In Microlab 5 the Visualizing the Unknown-team turned its attention to botany. In emulation of the pioneers of plant anatomy – Marcello Malpighi, Robert Hooke, Nehemiah Grew, Antoni van Leeuwenhoek – we tried to reconstruct the preparation and observation techniques of this field of study, largely uncharted territory in the last decades of the 17th century.
In order to create a context for the early microscopical research into botany we discussed analogies and possible influences on the visual language of the botanical images produced by the pioneers mentioned above. Did they look towards anatomical illustrations (human or animal) for inspiration? Did the microscopists influence each other? Was the visual language particular to plant anatomy? In this discussion we were delighted to have Pamela MacKenzie in our midst as a guest. She recently completed her thesis on Nehemiah Grew.
But after these theoretical discussions we quickly got down to the practical handiwork of reconstructing (or reverse engineering) the research practices of the microscopical pioneers. Once again Van Leeuwenhoek’s reports in his letters proved quite informative on this topic. And – as in the earlier Microlabs – practical re-enactment proves to be very useful in filling in the ambiguities left after reading van Leeuwenhoek’s reports.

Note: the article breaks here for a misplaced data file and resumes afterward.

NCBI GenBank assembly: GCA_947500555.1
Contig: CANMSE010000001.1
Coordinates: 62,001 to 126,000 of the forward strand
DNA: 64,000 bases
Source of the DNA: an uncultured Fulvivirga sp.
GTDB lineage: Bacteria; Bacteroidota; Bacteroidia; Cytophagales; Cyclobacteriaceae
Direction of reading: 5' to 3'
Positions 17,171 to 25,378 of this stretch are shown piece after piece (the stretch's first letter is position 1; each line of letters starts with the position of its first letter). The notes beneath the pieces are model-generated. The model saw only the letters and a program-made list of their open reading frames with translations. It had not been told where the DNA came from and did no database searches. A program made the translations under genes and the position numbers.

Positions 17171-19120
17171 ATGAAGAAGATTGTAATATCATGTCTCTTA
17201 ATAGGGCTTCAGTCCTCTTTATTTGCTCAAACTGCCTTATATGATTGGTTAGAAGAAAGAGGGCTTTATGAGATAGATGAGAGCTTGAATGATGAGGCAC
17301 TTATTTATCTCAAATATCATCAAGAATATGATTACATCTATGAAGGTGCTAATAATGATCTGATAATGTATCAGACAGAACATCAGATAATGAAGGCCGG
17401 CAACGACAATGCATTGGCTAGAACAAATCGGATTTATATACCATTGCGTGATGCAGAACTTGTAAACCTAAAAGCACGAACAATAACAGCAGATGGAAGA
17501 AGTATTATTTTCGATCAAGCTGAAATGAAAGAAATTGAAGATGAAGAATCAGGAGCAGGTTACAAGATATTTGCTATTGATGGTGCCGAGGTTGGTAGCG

Our activities focused on producing specimens of sufficient quality to allow useful microscopical observations. That is to say slices of plants thin enough to reveal their structure, either in cross sections or in longitudinal sections. Experiments with a very sharp block plane turned out less successful than we had hoped. Much better results were achieved by using a very sharp old fashioned razorblade. Using the razor to cut very thin slices, or shavings really, of oak, cork, thistle etc. we succeeded in replicating quite closely the sections of plants and tree-bark known
from the illustrations of Van Leeuwenhoek, Grew or Hooke.
Another point of interest for the research team was the influence of lighting the specimen on the image seen through the microscope. Lighting the specimen from behind produces a very different image than lighting it from above. As not all microscopes of the era allowed lighting from behind, the images offered in the work of the early microscopists tell us something about the instruments they used.